Fuller Industrial Expanding in 2018 Legacy Series

Hugh Kruzel

Jeff Fuller – Industrial Solutions for Today and Tomorrow

Fuller Industrial expands and delivers new opportunities in pipeline safety

It has been exciting times for Jeff Fuller. This fall he was so often in transit; I finally tracked him down at the Maple Leaf Lounge at Pearson International Airport between another business flight to Alberta. He was eager to share the results of much planning, intentional and strategic moves.

Is success – not just in business – a matter of right place, right time? This sounds so passive and relies on chance or good fortune; as if one just plucked a star from the sky. Or is it making it happen – having that drive – that determines the goal and the size of the win? Need I really ask the question?

At the Northern Ontario Business Awards (NOBA) 2017 in Timmins. From Left to Right: Mayor of Timmins Steve Black, Jeff Fuller, recipient Entrepreneur of the Year 2013, and from the City of Greater Sudbury, His Worship Brian Bigger.

“The most amazing thing was September 29th when we purchased our peer, ACR in Edmonton. It makes us coast to coast. They have a 40-year heritage… a proven track record in western Canada and beyond. ACR Fuller is now – in total – the biggest rubber liner in North America.”

Fuller Industrial, established in 2004, manufactures carbon steel pipe, coatings and linings for pipe and tank systems. ACR and Fuller are a logical match.

I suggested we call it a vaccination against any blips in any one business sector. Fuller instead names it a “stabilizer” that insulates against any downturns, and can respond rapidly to upswings. “Where Fuller is more project based, ACR is more into providing ongoing wear parts and maintenance.”

ACR fabricates custom solutions and cast polyurethane products to meet specifications for impact and corrosion resistance, durability, and longevity of systems that incorporate steel, ceramic or other components. “ACR is very much a diversified company. It has sales and service in mining, oil and gas, forestry/wood processing, marine, heavy vehicle and transportation. Fuller is a “piping ninja” with 14 years of expertise.” Fuller’s two word descriptor offers an insight into a business idea that followed his tenure at the rubber and urethane molding company started by his Dad. Bill Fuller founded Abraflex Ltd in 1980. Naturally, his father is enthusiastic about this acquisition too.

Fuller Industrial motto: “Fuller will lead the way to the future of delivering and maintaining process piping systems and corrosion and abrasion control. We will be the partner of choice for our customers, employees, suppliers and communities.”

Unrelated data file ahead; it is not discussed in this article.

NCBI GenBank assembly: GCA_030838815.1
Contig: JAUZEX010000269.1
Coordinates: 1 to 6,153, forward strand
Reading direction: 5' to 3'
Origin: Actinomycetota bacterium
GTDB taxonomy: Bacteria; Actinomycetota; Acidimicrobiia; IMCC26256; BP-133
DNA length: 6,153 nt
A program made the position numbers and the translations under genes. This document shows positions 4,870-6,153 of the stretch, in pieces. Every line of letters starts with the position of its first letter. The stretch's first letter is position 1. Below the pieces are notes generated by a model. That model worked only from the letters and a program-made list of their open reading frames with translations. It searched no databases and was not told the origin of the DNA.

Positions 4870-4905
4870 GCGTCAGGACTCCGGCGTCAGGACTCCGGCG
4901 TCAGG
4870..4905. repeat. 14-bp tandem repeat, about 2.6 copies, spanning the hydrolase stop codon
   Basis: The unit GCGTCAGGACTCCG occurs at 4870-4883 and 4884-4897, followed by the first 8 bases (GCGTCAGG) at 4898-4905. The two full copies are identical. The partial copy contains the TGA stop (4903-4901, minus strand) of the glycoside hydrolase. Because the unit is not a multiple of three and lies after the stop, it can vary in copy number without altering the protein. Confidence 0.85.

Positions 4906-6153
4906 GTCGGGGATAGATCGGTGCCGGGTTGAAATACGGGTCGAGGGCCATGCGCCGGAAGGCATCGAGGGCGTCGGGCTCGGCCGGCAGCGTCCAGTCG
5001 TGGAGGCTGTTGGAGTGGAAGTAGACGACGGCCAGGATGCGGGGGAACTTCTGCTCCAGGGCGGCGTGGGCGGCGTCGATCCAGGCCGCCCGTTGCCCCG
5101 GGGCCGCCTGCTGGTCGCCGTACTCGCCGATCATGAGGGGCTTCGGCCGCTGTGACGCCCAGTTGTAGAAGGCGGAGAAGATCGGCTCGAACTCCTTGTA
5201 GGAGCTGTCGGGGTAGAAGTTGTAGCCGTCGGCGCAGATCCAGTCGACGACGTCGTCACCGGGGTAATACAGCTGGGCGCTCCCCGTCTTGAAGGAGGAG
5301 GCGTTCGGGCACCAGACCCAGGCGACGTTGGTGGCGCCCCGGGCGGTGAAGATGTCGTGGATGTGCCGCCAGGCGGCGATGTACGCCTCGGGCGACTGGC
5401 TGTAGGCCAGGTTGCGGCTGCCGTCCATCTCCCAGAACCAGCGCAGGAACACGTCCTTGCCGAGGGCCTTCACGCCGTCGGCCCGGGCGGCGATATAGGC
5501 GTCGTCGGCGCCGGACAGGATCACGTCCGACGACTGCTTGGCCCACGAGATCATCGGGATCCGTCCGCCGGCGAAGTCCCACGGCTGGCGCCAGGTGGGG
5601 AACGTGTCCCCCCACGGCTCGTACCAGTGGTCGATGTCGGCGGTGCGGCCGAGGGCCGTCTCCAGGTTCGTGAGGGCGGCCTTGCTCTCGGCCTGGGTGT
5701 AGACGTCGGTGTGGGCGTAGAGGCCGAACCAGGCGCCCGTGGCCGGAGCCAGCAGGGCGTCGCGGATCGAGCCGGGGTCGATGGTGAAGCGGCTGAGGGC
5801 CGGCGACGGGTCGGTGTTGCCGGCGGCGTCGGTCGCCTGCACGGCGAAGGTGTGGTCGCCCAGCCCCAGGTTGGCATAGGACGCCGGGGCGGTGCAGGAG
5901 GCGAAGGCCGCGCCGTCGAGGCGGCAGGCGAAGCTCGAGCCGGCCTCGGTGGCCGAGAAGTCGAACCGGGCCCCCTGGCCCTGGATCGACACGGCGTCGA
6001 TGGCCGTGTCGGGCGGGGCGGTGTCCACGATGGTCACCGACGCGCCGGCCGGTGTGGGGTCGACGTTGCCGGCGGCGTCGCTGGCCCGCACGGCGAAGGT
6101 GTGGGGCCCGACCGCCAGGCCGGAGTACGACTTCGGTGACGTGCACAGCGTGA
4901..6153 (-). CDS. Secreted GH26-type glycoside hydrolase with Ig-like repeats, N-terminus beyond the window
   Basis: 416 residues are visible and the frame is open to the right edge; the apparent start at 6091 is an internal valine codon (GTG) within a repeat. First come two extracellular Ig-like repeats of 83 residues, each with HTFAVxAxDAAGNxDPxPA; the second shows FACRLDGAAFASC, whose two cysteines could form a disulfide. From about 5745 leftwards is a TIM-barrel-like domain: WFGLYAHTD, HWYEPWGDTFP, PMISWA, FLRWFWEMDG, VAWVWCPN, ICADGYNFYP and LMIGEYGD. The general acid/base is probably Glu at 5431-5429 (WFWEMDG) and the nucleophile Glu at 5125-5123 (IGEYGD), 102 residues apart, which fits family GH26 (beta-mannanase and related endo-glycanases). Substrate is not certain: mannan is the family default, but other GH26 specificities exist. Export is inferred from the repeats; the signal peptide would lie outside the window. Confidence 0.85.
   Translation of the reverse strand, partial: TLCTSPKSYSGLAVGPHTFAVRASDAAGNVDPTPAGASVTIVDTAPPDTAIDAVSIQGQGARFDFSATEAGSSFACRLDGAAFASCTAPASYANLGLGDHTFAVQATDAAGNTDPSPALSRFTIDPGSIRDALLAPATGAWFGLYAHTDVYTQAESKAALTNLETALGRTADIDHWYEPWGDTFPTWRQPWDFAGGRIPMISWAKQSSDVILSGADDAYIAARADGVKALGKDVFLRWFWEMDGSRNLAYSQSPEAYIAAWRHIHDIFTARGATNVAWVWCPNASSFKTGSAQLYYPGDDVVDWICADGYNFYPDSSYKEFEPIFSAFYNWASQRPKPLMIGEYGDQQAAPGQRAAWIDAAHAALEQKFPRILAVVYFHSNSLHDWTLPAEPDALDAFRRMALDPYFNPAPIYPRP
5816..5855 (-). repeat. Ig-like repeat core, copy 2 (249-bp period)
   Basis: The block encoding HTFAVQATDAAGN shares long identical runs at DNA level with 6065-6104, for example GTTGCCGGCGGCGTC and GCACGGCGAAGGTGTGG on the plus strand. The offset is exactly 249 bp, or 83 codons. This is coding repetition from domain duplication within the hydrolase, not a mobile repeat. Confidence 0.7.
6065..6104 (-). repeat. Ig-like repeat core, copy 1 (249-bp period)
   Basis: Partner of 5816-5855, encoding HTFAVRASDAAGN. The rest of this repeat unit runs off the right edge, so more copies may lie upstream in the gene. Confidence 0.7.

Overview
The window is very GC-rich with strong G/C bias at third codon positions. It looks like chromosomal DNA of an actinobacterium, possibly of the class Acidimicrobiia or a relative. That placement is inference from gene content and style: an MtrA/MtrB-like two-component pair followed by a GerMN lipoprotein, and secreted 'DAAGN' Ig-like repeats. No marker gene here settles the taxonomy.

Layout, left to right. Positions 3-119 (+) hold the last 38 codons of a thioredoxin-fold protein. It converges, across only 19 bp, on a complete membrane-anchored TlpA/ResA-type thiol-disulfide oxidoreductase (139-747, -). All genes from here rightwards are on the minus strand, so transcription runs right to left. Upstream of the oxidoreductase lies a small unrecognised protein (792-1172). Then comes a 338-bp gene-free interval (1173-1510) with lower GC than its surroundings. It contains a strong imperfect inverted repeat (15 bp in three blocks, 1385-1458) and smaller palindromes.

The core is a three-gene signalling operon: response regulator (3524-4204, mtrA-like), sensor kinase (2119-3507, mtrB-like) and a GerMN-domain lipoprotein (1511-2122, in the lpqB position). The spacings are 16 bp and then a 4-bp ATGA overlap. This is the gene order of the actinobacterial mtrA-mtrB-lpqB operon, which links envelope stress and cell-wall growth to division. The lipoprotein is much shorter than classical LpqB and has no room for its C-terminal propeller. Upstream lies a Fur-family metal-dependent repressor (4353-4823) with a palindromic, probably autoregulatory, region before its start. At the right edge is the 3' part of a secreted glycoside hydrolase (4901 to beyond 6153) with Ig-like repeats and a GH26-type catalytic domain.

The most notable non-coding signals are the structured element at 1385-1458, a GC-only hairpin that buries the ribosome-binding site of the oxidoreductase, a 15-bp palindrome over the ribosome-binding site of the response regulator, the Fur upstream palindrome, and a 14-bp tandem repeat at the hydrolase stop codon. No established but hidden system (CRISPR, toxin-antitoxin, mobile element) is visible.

Combined the staff has increased to 150: 60 in Sudbury and 90 in Edmonton. Now get ready for the next leap: leak prevention. “It is one thing to build piping, assemble it in systems, but can you be predictive and avoid spills? I really see the value in this, and so does the oil and gas industry; the oilsands projects love this.”

“What you don’t see is the abrasion inside a pipeline. Not unless it fails, or you shut-down and take it apart, or replace, and those are expensive problems and solutions,” continues Fuller. In development for more than 3 years, the leak detection unit monitors a circuit to alert when the liner is breached; but the pipe will still be whole. “No false positives, we all want to catch a potential problem before a leak actually happens.” The housing, hardware and software, were all locally built by the NORCAT resident company AdvanceWorx Inc. and associates.“

“One [monitor] on each individual piece of pipe. That’s a massive number when considering all the thousands of miles of pipelines” – Michael Dolinar, CEO & Chief Computer Scientist, at AdvanceWorx

Photo courtesy of Michael Dolinar, AdvanceWorx Don’t have X-Ray vison? Early warning is essential in preventing leaks and spills in any industry. This detection unit was developed and built for Fuller by AdvanceWorx at NORCAT. Without disassembling a line these monitors gives assessors confidence on the state of health inside the pipe. It warns of a potential leak before it happens. The unit, installed on the exterior of the pipe, is designed to perform reliably across a wide weather regime.


Changing specs from steel liners to rubber liners has been the crucial piece in the move forward. Fuller states: “…we were ready for this change. Our Continuous Leak Prevention and Detection System, uses technology in tandem with our established and proven processes.” Should fluid makes the connection anywhere with steel, the circuit closes and a signal is sent. “It protects people and the environment,” Fuller said. “Leaks are expensive. It would pay for itself the first time it went off.”

“It is one thing to build piping, assemble it in systems, but can you be predictive and avoid spills? I really see the value in this, and so does the oil and gas industry…” Jeff Fuller

Jeff Fuller and Sudbury staff celebrate another project ready for shipment. Nearly 90% of output from the Sudbury operations is for export. Photo courtesy of Fuller Industrial

“This shows our innovative approach to the industry,” said Fuller. “This detection system is at the forefront. We wanted to improve our product and we did. It will make a difference across the industry.” NOHFC, Nickel Basin and others have been essential in achieving the next steps. Fuller attributes having

a local supportive network of funders, developers and testing facilities as key elements in moving this enhancement forward.

Fuller, a graduate of the Commerce program at Laurentian is now 50. He knows how to run a thriving international business. This one is now even a stronger leader in more ways than two.

Jeff Fuller’s final words as we both head off to board planes: “We didn’t do this to maintain the status quo. We aim to grow here and also through export.”